04/01/21 1 Minute Read

1 minute read

Backlink image credit scams – the newest black-hat SEO tactic

Backlink image credit scams - the newest black-hat SEO tactic Backlink image credit scams - the newest black-hat SEO tactic

“Hi! Just getting in touch because you’re using one of my images in your article.”

Sound familiar? It may well do – over the past few months, several of our clients have received an email that starts something like this. If you’ve had a similar communication land in your own inbox, we know that it can be a little unsettling to receive, especially since it looks like you might be faced with legal action.

So if you’ve received one and you’re thinking ‘what should I do’, the first thing is – don’t panic. If we’ve created and uploaded the content on your behalf here at 21Digital, you can rest assured that we only ever use images that we’ve got the licence for.

We would never simply download something from Google Images, as that would open you up to genuine copyright action. Instead, we source our imagery from stock image sites like Shutterstock and iPhoto, so we have explicit permission to use it, and the proper authors are already being credited. In fact that’s exactly why stock photography sites exist – to provide royalty free images and peace of mind from situations like this.

That means you don’t need to respond to any emails accusing you of using this imagery without permission, however polite they may be. These claims are false, and the communications aren’t from the original artists or photographers. These scammers actually have no power to compel you to do anything, legal or otherwise.

What if I’ve already responded to the initial email?

To be honest it doesn’t really matter. The main point of order is to check that neither you nor your colleagues have given them any additional sensitive information or data. Even if they do succeed in getting you to place the link, it’s easily reversible. If you’re in the middle of a correspondence with them, once you have the licence to hand then you can feel quite comfortable in just ceasing to reply.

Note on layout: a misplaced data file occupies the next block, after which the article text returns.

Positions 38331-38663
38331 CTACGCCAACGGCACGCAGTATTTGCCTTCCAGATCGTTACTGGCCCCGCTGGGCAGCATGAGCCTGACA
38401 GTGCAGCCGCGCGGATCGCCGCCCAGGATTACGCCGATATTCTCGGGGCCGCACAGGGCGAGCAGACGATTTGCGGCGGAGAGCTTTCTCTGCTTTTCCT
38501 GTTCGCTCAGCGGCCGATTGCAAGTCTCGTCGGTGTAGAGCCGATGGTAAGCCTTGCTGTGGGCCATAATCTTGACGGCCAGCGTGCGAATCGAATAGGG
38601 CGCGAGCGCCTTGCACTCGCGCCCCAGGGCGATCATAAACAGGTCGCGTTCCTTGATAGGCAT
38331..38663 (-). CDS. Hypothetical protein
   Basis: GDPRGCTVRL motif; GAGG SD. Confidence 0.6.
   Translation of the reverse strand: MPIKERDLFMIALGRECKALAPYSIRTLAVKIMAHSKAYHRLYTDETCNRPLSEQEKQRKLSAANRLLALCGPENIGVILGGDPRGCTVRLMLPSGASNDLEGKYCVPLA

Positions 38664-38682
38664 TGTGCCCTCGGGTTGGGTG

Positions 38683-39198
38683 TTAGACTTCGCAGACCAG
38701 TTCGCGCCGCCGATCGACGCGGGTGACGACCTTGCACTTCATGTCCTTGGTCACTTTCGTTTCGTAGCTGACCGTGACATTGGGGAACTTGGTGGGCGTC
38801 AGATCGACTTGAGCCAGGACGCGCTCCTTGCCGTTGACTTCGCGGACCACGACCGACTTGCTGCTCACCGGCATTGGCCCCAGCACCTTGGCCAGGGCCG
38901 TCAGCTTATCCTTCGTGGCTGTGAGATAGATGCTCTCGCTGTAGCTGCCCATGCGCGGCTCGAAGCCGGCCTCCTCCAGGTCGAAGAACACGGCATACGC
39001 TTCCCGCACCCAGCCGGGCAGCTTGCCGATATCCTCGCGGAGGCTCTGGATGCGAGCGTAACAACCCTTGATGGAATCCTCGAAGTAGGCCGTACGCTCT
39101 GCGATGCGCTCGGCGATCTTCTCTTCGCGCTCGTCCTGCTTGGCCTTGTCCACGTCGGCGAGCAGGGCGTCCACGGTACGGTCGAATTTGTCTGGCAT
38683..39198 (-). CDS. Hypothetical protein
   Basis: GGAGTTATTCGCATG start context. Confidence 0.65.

What’s the point of these emails?

What the scammers are actually doing is engaging in some quite devious (unethical) SEO tactics, specifically through social engineering. Essentially, they’re trying to gain backlinks to their site. Which, let’s be honest, is fairly innocuous compared to what they could be after, but that’s no reason for you to give them what they want.

When assessing the quality of a website, Google looks at the number of inbound links from other sites as evidence for its trustworthiness, quality and authority. These inbound links are referred to as backlinks, and if you like, they act as ‘votes of confidence’ from other sites. So essentially, the aim is to unfairly and artificially boost their own site higher up in Google’s search results, without putting in all the effort, technical skill and investment that this would normally require.

“I will admit it’s quite a creative way of doing it,” says Ashley Chaplin, our SEO manager. “But it’s very unethical, and stands in complete contradiction to everything we believe here at 21Digital. It’s a cheap and underhanded way of building links, and unlike the bespoke strategies we create for clients, it’s very unlikely to bring these sites long-term results.”

What if I’m still not sure if the email is genuine?

What seems to be catching quite a lot of people off guard is that unlike the vast majority of scam emails, these ones are normally quite polite – the purported “copyright holders” apparently don’t mind that you’re using the image on your post, they’d just like you to acknowledge them by linking it to (and crediting) their own website. Now, most scam emails try to create a sense of urgency and panic, which nowadays puts most of us on our guard, but the more laid back nature of these ones can make them seem more authentic from the off.

If in doubt, you can always check out the site they’re asking you to link to. Does it look amateurish or unfinished? Is it poorly designed, or poorly worded, or stuffed with repetitive or random phrases?

Large sections of Lorem Ipsum (dummy text) on the homepage or other key pages can be a good indicator that a site is not quite as established as it’s pretending to be, and it’s worth looking out for a physical address, with a number you can call. Trust your instincts – if something seems off, it almost certainly is.

If you’re still not sure after all that, we’re always happy to provide answers here at 21Digital – especially if we’re the ones who’ve written the blog for you. We always keep records of our images, so we’ll be able to tell you definitively whether the email in question is worth your time.

And if you need any extra advice or support with any of our other digital services, don’t hesitate to ask. With more than 17 years of experience behind us, we keep all our skills in-house, so you can count on us to provide ethical, award-winning technical SEO skills and expertise that help your business grow. Our full range of services also encompasses web designweb developmentGoogle Adsdigital consultancysocial media marketing, and email marketing services.


Give us a call on 01254 660 560, or email us on hello@21digital.agency and let’s talk!

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